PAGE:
ENH seeks USD 2.6bn loan refiinancing, Standard Chartered advising – VP

14 Dec 2016 – Empresa Nacional de Hidrocarbonetos (ENH), Mozambique’s state-owned oil company, has hired Standard Chartered to advise on the refinancing of two debt facilities worth a total of USD 2.6bn, Tavares Martinho, the company’s vice president of exploration, told Debtwire.

The company is beginning to reach out to banks over potential deals, Martinho added.

The two debt facilities are for ENH’s capex obligations for its equity stakes in Mozambique’s two LNG projects, Martinho said. ENH has a USD 500m facility for the Block 4 project, which it has a 10% interest in, and a USD 2.1bn for its 15% stake of the Block 1 project, Martinho added.

Martinho declined to give further details over the terms ENH would be looking for and the potential timelines involved.

Renegotiating the two facilities will be very tough for ENH to do because of Mozambique’s recent default on its sovereign debt, noted a source with knowledge of the situation.

“ENH is wholly owned by government. The government as a whole has defaulted on its loans,” the source added. “A guarantee from the Mozambique government is useless.”

The only way it could do this would be for ENH to give its interest in the petroleum in Blocks 1 and 4 as security to a lender, the source said. ENH does not have the cash to meet its obligations for the two blocks, the source added.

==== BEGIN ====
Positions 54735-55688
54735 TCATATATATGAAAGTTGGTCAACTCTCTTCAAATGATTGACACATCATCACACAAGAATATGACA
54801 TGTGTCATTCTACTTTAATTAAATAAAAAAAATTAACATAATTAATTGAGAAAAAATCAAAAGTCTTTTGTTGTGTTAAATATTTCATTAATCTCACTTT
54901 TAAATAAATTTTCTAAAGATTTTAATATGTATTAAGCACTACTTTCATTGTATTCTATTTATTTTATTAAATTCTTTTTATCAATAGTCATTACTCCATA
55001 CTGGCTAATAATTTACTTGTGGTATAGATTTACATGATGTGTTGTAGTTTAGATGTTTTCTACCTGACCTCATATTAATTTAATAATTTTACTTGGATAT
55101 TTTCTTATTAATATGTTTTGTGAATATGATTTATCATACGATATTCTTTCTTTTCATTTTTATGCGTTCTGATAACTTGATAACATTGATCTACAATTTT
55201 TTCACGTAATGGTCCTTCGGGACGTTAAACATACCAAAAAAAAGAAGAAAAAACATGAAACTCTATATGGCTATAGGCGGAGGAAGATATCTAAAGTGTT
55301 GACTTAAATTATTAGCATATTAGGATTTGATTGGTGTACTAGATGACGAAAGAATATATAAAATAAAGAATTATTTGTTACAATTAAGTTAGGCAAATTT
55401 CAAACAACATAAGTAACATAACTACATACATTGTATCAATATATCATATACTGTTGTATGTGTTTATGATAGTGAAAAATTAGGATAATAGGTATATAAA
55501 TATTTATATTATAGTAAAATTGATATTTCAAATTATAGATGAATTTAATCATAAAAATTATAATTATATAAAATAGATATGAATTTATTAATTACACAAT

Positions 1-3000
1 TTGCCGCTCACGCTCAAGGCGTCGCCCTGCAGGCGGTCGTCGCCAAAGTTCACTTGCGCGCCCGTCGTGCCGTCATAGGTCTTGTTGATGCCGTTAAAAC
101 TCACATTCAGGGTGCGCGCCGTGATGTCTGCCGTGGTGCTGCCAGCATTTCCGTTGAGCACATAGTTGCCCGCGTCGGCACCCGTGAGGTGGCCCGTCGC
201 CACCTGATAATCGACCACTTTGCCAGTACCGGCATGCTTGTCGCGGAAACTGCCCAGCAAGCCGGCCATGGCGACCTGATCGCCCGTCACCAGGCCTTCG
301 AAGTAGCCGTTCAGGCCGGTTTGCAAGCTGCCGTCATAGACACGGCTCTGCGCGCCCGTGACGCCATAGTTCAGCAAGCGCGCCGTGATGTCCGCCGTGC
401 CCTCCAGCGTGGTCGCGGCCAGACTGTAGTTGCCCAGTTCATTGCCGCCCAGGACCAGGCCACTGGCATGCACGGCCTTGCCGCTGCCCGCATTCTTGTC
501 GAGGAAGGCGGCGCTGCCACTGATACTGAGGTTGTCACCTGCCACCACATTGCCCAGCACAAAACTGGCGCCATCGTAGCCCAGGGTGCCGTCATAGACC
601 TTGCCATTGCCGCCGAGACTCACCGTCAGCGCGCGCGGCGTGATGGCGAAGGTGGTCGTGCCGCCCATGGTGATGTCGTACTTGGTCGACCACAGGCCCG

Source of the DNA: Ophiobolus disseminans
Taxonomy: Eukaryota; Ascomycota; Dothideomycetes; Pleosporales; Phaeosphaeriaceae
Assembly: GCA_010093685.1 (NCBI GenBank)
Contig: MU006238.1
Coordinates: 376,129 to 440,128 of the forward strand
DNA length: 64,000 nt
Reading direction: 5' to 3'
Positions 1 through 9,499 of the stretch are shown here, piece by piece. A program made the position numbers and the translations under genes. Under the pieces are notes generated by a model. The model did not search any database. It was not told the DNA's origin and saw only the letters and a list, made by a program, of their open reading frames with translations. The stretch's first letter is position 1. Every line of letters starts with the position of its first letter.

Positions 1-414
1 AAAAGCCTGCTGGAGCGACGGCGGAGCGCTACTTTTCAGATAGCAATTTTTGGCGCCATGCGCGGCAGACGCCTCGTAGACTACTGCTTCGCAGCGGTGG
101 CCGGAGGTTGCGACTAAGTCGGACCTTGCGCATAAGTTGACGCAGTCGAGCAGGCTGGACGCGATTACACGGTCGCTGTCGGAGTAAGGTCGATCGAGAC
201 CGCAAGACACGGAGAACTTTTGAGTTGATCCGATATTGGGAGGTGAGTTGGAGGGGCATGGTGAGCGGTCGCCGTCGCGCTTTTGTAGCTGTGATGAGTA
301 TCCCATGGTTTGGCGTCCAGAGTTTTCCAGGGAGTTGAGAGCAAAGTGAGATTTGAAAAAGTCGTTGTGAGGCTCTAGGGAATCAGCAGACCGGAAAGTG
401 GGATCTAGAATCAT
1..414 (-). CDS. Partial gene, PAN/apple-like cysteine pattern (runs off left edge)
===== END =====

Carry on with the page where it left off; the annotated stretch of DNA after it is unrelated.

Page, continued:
ENH probably will not have to relinquish its interest in the two blocks, as that would be politically awkward for the other companies developing the LNG projects, the source said. However, ENH might negotiate with Anadarko and Eni for a carry on its exploration and development costs for Block 1 and Block 4, the source said.

In July Moody’s downgraded Mozambique’s issuer and senior unsecured debt ratings to Caa3 from Caa1. And earlier this month S&P lowered its rating of Mozambique to CC from CCC.

In October the Government of Mozambique, alongside financial and legal advisers Lazard and White & Case, invited creditors to form one – or several – committees to engage in talks over a potential sovereign debt restructuring

Debtwire reported earlier this month that the International Monetary Fund is to send a mission to Mozambique in December to assess the instability of its banking system.

Mozambique’s LNG projects could be a potential game-changer for the country’s economy, should the country’s vast reserves of gas be brought into production.

Block 4 has estimated reserves of 85 trillion cubic feet of gas (tcf), held in its two gas fields – Mamba and Coral. Block 4’s operator is Eni East Africa, which is a joint venture between Eni and the China National Petroleum Corporation (CNPC), where CNPC holds a 28.57% stake, which translates to a 20% stake of Block 4. Other stakeholders include ENH, Galp Energia and Kogas, who each hold stakes of 10%.

Block 1 has estimated reserves of 75 tcf of gas. The consortium holding the licence for Block 1 is made up of Anadarko, with 26.5% of the equity and also operatorship, ENH with 15%, Mitsui & Co with 20%, Thai state oil company PTTEP with 8.5%, and with (ONGH), Oil India Limited and Bharat Petroleum Corp each holding 10%.

by Katie McQue

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